I’m interested in Follicular Unit Extraction (FUE) hair transplant surgery, and frequently hear the term “robotic FUE” while researching the procedure. I’m curious: What is “robotic Follicular Unit Extraction?”
“Robotic” Follicular Unit Extraction (FUE) is a generalized term, normally used to reference one of the following: FUE performed with a motorized, robotic-assisted device; or FUE performed with an automated device. Though similar to standard motorized FUE devices, robotic-assisted and automated FUE devices differ in the fact that they are more mechanical and play a larger role in the graft extraction process (therefore minimizing the physician’s role and input). As of now, only two devices fall into this “robotic” category: The NeoGraft Hair Transplant Machine and the ARTAS Hair Restoration System.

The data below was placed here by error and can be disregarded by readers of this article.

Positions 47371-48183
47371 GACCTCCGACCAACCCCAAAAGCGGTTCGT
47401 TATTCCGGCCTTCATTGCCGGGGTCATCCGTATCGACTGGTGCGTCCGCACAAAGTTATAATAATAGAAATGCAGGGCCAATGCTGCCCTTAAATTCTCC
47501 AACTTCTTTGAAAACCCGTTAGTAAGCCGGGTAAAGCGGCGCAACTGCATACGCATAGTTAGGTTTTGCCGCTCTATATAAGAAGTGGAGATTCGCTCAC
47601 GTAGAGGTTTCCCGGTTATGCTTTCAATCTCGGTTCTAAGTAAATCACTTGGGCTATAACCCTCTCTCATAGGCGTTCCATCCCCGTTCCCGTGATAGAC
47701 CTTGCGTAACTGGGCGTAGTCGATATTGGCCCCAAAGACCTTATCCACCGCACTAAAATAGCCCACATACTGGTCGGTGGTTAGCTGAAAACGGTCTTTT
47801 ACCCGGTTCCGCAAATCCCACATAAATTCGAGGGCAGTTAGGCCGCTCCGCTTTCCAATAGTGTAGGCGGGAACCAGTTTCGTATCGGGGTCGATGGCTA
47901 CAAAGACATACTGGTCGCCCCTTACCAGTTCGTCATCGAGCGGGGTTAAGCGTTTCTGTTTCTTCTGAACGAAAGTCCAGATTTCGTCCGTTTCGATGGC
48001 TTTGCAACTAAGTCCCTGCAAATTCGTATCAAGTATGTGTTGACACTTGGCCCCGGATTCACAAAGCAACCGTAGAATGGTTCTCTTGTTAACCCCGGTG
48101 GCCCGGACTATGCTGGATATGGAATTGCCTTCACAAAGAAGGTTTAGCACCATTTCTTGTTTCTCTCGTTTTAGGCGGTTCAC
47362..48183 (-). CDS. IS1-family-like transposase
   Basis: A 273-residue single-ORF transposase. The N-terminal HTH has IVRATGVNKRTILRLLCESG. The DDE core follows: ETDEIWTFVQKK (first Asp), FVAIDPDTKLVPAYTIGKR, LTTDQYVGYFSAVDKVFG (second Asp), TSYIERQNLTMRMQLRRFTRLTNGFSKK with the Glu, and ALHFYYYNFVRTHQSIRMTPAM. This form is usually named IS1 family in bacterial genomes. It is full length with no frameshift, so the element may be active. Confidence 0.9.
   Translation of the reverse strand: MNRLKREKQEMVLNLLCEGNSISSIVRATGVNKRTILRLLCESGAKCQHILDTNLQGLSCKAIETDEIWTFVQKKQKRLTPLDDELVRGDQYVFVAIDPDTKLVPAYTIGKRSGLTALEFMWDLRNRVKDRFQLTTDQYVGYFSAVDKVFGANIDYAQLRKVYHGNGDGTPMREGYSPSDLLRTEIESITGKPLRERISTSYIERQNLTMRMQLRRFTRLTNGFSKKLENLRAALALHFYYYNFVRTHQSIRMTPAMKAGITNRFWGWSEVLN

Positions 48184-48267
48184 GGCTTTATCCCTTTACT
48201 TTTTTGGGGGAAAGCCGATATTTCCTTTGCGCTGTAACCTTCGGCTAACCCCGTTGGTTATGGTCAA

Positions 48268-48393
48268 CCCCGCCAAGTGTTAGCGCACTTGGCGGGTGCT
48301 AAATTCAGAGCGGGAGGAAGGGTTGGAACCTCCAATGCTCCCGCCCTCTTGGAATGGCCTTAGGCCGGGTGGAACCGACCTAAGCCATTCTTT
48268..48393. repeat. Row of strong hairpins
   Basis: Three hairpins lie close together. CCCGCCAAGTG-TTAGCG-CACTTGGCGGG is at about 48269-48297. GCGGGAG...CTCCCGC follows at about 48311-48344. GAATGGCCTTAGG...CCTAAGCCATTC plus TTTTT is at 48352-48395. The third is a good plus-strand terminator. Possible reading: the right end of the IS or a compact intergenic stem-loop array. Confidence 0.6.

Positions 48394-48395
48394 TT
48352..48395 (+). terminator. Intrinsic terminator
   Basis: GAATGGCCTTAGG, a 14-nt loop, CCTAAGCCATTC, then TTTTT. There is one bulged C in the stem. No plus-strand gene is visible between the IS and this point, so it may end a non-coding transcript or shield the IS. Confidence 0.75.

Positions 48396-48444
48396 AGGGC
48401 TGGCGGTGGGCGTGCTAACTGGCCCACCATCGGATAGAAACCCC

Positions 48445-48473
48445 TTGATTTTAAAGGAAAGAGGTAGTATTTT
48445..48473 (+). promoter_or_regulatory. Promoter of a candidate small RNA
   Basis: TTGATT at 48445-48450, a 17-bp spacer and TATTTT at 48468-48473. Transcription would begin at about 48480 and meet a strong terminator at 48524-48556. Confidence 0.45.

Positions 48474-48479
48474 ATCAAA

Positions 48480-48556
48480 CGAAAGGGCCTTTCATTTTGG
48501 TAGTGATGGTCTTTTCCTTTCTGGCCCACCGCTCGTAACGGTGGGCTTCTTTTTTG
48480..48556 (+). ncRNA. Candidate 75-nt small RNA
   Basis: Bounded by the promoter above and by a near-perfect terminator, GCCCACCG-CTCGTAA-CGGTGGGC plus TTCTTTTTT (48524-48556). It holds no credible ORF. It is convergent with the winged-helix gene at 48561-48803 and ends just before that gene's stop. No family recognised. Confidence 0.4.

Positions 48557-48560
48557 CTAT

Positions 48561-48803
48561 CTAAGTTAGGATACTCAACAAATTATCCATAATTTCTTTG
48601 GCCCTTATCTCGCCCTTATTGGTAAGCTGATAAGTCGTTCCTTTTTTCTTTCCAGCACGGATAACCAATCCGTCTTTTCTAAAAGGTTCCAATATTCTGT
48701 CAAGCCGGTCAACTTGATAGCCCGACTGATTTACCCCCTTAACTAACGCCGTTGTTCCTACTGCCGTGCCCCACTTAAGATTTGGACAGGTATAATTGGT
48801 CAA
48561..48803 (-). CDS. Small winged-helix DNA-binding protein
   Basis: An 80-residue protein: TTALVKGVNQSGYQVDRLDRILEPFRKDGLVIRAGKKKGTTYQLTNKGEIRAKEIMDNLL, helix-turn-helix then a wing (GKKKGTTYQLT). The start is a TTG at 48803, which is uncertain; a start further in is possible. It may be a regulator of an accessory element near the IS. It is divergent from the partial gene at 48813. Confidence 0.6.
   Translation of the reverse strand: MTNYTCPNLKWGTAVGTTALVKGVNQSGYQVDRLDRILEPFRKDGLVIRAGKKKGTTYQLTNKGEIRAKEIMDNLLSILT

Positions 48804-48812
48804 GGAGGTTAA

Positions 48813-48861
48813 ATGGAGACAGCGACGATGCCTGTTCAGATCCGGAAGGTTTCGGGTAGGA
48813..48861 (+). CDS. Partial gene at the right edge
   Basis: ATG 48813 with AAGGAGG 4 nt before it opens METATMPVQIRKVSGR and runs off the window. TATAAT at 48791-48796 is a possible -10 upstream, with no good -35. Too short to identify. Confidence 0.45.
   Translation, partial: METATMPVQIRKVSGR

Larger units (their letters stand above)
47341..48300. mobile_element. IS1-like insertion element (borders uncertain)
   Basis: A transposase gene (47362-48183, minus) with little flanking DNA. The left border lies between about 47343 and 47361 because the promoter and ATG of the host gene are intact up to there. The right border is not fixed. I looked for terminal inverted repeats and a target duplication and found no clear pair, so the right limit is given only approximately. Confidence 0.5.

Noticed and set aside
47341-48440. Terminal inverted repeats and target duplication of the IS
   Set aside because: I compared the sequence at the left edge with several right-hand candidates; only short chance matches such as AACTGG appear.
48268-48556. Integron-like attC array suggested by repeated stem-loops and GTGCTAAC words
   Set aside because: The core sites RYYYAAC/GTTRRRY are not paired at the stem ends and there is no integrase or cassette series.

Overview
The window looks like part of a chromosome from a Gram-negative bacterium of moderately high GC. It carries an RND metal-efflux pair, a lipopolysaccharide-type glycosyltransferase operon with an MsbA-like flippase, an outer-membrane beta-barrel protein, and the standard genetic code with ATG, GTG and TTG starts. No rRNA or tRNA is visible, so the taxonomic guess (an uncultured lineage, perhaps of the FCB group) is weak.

The NeoGraft machine is truly more of a “robotic-assisted FUE” device as it still requires the operating practitioner to select the grafts for extraction and operate the extraction head. However, it does possess the capability to automatically extract the selected grafts (via motorized rotation and vacuum suction) and implant the grafts in the recipient region. The ARTAS is a true “automated” device, as it possesses the ability to map the donor region, select appropriate grafts (via a software program and apparatus attached to the patient’s donor region), and remove said grafts without any assistance from the operating physician.
It is important to keep in mind that both devices are still tools used to perform FUE hair transplant surgery. Though both are advanced tools, most believe the outcome of a hair transplant procedure still lies within the skill and attention of the physician and his team; not the tools he/she uses to achieve this end. However, in the right hands, “robotic FUE” can lead to quality results.
Blake Bloxham – formerly “Future_HT_Doc”